Terry Noonan returns home to New York's Hells Kitchen after a ten year absence. He soon hooks up with childhood pal Jackie who is involved in the Irish mob run by his brother Frankie. Terry... See full summary »
A former drug lord returns from prison determined to wipe out all his competition and distribute the profits of his operations to New York's poor and lower classes in this stylish and ultra violent modern twist on Robin Hood.
An ex-boxer is drifting around after escaping from the mental hospital. He meets a widow who convinces him to help fix up the neglected estate her ex-husband left. Her Uncle talks them both... See full summary »
Set in New Orleans. Remy McSwain, lieutenant in Homicide finds that he has two problems, the first of a series of gang killings and Ann Osborne, a beautiful attorney from the D.A.'s police ... See full summary »
Detective Jack Grimaldi (Gary Oldman) takes us through his shattered life after encountering the most deadly (and deceptive) criminal he has ever had to deal with. It doesn't help that ... See full summary »
Based upon the true story of Bruce Johnston Sr., his son, and his brothers; together, they constituted one of suburban Philadelphia's most notorious crime families during the 1970's. Their criminal activities ranged from burglary, theft... and ultimately, murder. Written by
Screenwriter Nicholas Kazan originally wrote in the script a scene in which after Brad Sr. and Brad Jr. "do laundry", Brad Sr. takes little Brad to a whorehouse. The scene was not filmed due to "reasons beyond his control". See more »
When Brad Sr is being walked into the courthouse after being arrested, the building behind him is the Williamson County Bank located in Franklin, Tennessee not in Pennsylvania where the events took place. See more »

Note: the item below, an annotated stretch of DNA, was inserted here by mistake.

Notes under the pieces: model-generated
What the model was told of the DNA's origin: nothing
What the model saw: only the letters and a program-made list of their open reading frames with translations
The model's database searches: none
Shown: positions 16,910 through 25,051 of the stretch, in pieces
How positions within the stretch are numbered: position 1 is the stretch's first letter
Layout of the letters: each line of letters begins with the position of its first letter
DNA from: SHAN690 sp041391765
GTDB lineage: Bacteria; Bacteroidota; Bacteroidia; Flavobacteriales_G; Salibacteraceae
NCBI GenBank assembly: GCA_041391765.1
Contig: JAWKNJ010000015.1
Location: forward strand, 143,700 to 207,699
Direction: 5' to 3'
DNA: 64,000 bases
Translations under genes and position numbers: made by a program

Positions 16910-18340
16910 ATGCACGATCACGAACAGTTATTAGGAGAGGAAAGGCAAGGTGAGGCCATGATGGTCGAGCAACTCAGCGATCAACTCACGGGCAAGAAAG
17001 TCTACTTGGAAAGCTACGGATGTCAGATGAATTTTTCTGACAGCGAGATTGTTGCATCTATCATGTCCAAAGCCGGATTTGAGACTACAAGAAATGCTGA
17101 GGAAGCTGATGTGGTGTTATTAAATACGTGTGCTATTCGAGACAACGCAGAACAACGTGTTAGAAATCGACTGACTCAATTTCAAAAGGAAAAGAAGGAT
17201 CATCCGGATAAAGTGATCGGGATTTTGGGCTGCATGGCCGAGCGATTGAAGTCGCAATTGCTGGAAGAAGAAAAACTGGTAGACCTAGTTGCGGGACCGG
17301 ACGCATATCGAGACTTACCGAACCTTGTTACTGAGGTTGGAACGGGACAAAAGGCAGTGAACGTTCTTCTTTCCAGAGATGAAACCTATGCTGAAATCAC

I saw this movie when it first came out, and it's remained one of the most memorable films I have seen since. Sean Penn & Christopher Walken especially produce very powerful, realistic performances. Walken's evil father is a spot-on echo of a relative of mine - right down to the mustache & body language. <shudder> Sometimes, though, Walken's low-class accent is so thick I couldn't make out just what he's saying.
The dialogue is just subtle enough to feel realistic. Although the movie moves along at a slow, deliberate pace, the plot still feels nice & tight. And the cinematography is stylish. An instrumental version of the song Live to Tell, that Madonna turned into a hit, is actually used as the main theme running under almost every scene. It's not often that a pop song associated with a film is actually used in the film itself - usually it's just tacked on at the closing credits. But it was used to great atmospheric effect here.
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